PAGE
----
HOMILY WEEK 34 03 – Year II
Worship and Witness:
Optional Memorial of St. Clement I, Pope and Martyr
(Rev 15:1-4; Ps 98; Lk 21:12-19)
During this last week of the liturgical year, the readings continue an apocalyptic theme, and present us with two scenes – a heavenly one and an earthly one and the connection between the two.
These two scenes invite us to both worship God with joy, and witness to Jesus with our lives and perseverance.
In the first reading, the heavenly scene, we are invited to worship God with all our being, in gratitude for who God is and what God has done through the ministry of the Lamb. Whereas victory usually is associated with force, violence and death, this “lion of Judah” is a lamb who was slain, who triumphed over evil and death by dying, and transformed death into resurrection and new life for us.
In the gospel, we return to earth and are called to witness to our faith in God’s love, in Jesus the Lamb, even to the point of suffering and persecution for the sake of the gospel. We are to persevere and show endurance to the end, to live Calvary in slow motion.
The Responsorial Psalm returns us to the call to worship, and to do so with joy, awe and gratitude for what God has done among us, faithful to God’s promise. We are to sing a new song to the Lord.
So, there we have it – in response to God’s unconditional love for all of humanity, revealed to us by Jesus Christ, the Lamb of God, we are to join with the heavenly choirs in singing God’s praise, and find the strength to witness to that love, even if it means suffering and persecution.
Someone who did this exceptionally well is St. Marguerite d’Youville, foundress of the Grey Nuns in Quebec. Since 1846, the Oblates and the Grey Nuns were the ones who evangelized most of western and northern Canada. Having ministered with many Grey Nuns, I feel a deep connection to St. Marguerite. After her alcoholic and abusive husband died, and the death of two of her children, out of her deep faith and love for God, Marguerite gave herself to works of charity, witnessing to God’s love by starting hospitals and caring for the poor. As the sisters wore grey habits and worked often with drunks, they were slandered at times by the populace and called “Les Soeurs Grise” which in French means the “tipsy sisters.” Undaunted by persecution and misfortune, such as a fire which destroyed one hospital, Marguerite showed endurance and perseverance against all odds, attracted other women to join her, and founded the Grey Nuns. In 1991, she was declared a saint of the universal church. She was one who worshipped God with her whole being, and witnessed to Jesus through suffering and persecution.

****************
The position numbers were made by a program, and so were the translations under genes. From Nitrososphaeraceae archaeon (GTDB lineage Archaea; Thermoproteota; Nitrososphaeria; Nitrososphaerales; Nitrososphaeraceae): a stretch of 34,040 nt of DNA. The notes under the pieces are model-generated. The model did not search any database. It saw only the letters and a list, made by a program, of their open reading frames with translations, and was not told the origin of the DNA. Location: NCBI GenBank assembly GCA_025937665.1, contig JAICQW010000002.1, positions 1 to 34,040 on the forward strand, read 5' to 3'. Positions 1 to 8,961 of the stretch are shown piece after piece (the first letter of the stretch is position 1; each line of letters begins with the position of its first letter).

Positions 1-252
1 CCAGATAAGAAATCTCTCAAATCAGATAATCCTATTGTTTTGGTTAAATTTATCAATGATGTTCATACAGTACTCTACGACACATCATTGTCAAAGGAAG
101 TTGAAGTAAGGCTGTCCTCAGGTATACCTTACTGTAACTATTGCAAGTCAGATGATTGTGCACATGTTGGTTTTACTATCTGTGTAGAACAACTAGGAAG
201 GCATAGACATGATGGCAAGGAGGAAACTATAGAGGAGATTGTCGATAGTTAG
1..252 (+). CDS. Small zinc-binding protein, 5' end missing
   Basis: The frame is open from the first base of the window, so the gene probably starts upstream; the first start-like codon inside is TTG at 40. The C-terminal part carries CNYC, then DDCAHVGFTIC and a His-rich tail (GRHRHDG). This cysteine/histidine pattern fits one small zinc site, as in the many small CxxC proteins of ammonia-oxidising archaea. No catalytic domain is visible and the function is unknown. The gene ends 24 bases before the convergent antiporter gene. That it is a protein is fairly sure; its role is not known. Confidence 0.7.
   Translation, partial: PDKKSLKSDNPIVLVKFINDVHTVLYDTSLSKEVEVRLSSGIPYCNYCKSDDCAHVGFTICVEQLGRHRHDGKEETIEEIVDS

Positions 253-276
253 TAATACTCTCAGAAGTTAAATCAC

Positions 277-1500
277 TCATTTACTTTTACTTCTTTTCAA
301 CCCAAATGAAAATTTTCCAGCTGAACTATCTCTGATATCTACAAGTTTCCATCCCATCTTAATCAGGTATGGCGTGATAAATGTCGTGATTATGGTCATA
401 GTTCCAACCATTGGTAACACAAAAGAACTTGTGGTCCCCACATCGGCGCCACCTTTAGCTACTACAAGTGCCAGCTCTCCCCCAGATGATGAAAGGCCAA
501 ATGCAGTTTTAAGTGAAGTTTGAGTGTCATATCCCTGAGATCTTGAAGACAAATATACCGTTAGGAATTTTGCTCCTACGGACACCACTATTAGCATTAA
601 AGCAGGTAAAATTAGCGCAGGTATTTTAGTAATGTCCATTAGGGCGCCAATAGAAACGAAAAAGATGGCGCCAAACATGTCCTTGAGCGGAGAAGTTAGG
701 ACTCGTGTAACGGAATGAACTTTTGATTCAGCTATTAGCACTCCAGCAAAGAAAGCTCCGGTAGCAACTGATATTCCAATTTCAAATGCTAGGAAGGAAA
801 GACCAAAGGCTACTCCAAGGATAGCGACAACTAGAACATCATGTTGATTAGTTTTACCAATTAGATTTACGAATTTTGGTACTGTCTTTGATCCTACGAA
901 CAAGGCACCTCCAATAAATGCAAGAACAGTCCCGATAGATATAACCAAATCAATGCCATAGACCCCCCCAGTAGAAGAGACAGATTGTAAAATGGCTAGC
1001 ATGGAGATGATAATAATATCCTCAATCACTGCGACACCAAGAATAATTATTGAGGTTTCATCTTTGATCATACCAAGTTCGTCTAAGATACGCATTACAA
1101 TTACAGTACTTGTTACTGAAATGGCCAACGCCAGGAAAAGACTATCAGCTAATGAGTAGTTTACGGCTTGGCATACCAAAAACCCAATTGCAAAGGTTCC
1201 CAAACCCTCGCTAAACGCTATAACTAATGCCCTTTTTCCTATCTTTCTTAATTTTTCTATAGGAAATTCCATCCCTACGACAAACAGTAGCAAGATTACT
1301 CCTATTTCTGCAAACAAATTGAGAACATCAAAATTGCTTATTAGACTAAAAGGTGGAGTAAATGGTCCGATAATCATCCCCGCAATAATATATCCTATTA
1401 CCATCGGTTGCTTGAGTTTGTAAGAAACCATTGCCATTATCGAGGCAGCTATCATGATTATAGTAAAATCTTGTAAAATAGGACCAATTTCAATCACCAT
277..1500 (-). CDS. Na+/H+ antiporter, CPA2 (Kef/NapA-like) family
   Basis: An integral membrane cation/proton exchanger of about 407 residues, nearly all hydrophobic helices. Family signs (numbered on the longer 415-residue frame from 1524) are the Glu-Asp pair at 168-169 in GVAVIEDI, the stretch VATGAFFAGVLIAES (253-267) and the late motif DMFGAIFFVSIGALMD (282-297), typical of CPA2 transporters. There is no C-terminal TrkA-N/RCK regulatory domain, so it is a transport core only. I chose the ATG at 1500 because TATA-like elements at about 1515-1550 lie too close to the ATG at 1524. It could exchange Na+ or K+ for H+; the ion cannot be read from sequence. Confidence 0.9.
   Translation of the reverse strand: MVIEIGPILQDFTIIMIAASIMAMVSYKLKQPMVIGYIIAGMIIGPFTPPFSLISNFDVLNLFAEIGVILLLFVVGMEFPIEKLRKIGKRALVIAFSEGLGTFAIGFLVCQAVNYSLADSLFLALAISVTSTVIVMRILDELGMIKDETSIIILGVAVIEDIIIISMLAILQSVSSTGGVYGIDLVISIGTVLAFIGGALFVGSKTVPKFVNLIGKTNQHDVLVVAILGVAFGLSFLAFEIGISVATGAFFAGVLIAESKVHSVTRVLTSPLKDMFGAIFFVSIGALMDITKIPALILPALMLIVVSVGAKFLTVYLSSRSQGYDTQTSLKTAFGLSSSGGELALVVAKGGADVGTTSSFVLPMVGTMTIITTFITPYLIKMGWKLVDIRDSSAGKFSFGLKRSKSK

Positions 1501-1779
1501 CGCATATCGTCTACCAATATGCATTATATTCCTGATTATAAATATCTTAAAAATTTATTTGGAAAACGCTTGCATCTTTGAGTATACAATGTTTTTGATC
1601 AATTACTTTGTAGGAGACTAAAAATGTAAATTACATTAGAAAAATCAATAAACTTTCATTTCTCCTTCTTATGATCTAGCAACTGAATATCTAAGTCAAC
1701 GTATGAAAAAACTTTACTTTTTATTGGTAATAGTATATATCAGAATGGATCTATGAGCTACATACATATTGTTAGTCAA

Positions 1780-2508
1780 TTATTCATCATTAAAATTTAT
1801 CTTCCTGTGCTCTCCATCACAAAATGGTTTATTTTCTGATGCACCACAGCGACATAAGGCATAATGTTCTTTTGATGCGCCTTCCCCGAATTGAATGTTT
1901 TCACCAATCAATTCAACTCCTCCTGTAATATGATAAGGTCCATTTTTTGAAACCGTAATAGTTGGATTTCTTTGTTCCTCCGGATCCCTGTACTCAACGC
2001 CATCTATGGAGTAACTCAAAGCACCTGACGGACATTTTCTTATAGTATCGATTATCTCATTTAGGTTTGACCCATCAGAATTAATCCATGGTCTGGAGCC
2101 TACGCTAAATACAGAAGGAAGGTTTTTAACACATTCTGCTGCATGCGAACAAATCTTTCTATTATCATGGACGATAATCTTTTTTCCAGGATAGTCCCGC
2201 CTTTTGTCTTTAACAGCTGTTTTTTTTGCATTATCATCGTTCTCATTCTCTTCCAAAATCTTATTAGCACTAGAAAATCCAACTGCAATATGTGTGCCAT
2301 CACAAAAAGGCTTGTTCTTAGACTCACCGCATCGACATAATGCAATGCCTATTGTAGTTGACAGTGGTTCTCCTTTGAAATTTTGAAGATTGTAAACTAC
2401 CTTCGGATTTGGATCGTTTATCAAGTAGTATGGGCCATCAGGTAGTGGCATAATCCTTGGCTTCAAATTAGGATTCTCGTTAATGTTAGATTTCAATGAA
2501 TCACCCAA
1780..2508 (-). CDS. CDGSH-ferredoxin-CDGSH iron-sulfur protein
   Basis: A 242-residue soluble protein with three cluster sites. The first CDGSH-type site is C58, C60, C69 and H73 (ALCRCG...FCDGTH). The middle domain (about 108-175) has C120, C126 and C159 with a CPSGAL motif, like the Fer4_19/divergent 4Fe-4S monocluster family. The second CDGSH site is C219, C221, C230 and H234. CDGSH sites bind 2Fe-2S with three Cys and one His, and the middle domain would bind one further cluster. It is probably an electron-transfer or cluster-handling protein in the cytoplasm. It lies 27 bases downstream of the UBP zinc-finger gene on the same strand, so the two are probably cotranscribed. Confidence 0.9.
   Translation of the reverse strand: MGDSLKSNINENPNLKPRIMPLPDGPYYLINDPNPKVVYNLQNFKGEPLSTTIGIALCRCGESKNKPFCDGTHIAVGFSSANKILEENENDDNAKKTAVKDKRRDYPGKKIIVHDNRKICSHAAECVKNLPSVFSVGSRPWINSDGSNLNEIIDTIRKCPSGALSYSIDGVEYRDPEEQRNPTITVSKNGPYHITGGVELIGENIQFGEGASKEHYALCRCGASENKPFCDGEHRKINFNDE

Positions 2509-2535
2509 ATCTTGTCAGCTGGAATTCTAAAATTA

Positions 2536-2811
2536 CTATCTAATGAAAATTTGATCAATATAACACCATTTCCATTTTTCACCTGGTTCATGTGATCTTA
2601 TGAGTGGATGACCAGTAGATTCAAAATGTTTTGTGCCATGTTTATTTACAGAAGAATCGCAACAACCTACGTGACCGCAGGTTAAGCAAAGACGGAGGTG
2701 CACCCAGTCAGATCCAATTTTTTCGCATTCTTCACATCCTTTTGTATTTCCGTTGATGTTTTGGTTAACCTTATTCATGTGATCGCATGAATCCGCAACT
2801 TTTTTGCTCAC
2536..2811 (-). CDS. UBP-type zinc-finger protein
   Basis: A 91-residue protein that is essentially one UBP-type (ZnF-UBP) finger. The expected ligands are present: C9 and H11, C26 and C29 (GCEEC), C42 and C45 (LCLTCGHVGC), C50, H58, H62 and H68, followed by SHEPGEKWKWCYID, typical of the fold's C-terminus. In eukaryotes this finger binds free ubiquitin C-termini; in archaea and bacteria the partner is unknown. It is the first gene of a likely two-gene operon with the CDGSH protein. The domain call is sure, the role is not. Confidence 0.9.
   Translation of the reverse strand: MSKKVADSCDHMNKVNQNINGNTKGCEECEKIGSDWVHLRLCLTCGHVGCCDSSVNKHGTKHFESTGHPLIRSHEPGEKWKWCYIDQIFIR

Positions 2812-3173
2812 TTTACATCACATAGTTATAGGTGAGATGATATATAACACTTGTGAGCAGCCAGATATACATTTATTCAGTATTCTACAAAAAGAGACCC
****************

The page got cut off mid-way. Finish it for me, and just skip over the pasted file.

Today the Church offers us the option of honoring St. Clement I, someone who took an active role in seeking reconciliation in the early Church. Pope Clement I is recognized as third in succession to Peter. Other than the fact that he lived in the 1st century, little is known about his life or death. Tradition suggests Clement was a contemporary of Peter and Paul, perhaps a former slave of the imperial court. He was martyred in exile about AD 99. Clement’s fame rests in a letter he wrote to the Church of Corinth when Christians there revolted against their leaders. Intervening as bishop of Rome, he clearly expected obedience, an attitude that demonstrates the primacy of Rome at an early date.
The Eucharist is our greatest prayer and way to worship God. May our celebration empower us to witness to Jesus even to the point of suffering and persecution, as did Saints Clement and Marguerite d’Youville.